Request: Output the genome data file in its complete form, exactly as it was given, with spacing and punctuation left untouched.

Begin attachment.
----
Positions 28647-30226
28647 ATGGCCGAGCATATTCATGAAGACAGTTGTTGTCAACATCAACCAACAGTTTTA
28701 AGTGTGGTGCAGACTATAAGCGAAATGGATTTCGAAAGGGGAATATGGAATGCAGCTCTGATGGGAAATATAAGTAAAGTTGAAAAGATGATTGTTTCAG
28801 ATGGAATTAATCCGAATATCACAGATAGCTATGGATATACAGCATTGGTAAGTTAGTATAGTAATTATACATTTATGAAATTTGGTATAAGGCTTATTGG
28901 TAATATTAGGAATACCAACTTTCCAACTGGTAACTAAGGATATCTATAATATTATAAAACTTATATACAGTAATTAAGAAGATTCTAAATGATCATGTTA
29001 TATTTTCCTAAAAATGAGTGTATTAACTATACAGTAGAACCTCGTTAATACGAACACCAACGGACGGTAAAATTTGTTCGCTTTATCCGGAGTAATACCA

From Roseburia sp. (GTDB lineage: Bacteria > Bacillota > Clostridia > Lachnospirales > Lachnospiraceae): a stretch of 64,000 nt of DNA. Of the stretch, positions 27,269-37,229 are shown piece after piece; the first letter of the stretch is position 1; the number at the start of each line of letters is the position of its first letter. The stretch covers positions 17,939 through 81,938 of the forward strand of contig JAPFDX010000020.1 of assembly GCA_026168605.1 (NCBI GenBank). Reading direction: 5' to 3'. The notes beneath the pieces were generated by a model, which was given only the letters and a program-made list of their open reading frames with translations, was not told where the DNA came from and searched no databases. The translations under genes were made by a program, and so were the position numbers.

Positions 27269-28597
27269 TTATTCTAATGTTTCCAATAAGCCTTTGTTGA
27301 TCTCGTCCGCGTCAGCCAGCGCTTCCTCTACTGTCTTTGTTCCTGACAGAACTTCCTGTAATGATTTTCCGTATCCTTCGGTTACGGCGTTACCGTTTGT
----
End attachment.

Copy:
Positions 28647-30226
28647 ATGGCCGAGCATATTCATGAAGACAGTTGTTGTCAACATCAACCAACAGTTTTA
28701 AGTGTGGTGCAGACTATAAGCGAAATGGATTTCGAAAGGGGAATATGGAATGCAGCTCTGATGGGAAATATAAGTAAAGTTGAAAAGATGATTGTTTCAG
28801 ATGGAATTAATCCGAATATCACAGATAGCTATGGATATACAGCATTGGTAAGTTAGTATAGTAATTATACATTTATGAAATTTGGTATAAGGCTTATTGG
28901 TAATATTAGGAATACCAACTTTCCAACTGGTAACTAAGGATATCTATAATATTATAAAACTTATATACAGTAATTAAGAAGATTCTAAATGATCATGTTA
29001 TATTTTCCTAAAAATGAGTGTATTAACTATACAGTAGAACCTCGTTAATACGAACACCAACGGACGGTAAAATTTGTTCGCTTTATCCGGAGTAATACCA

From Roseburia sp. (GTDB lineage: Bacteria > Bacillota > Clostridia > Lachnospirales > Lachnospiraceae): a stretch of 64,000 nt of DNA. Of the stretch, positions 27,269-37,229 are shown piece after piece; the first letter of the stretch is position 1; the number at the start of each line of letters is the position of its first letter. The stretch covers positions 17,939 through 81,938 of the forward strand of contig JAPFDX010000020.1 of assembly GCA_026168605.1 (NCBI GenBank). Reading direction: 5' to 3'. The notes beneath the pieces were generated by a model, which was given only the letters and a program-made list of their open reading frames with translations, was not told where the DNA came from and searched no databases. The translations under genes were made by a program, and so were the position numbers.

Positions 27269-28597
27269 TTATTCTAATGTTTCCAATAAGCCTTTGTTGA
27301 TCTCGTCCGCGTCAGCCAGCGCTTCCTCTACTGTCTTTGTTCCTGACAGAACTTCCTGTAATGATTTTCCGTATCCTTCGGTTACGGCGTTACCGTTTGT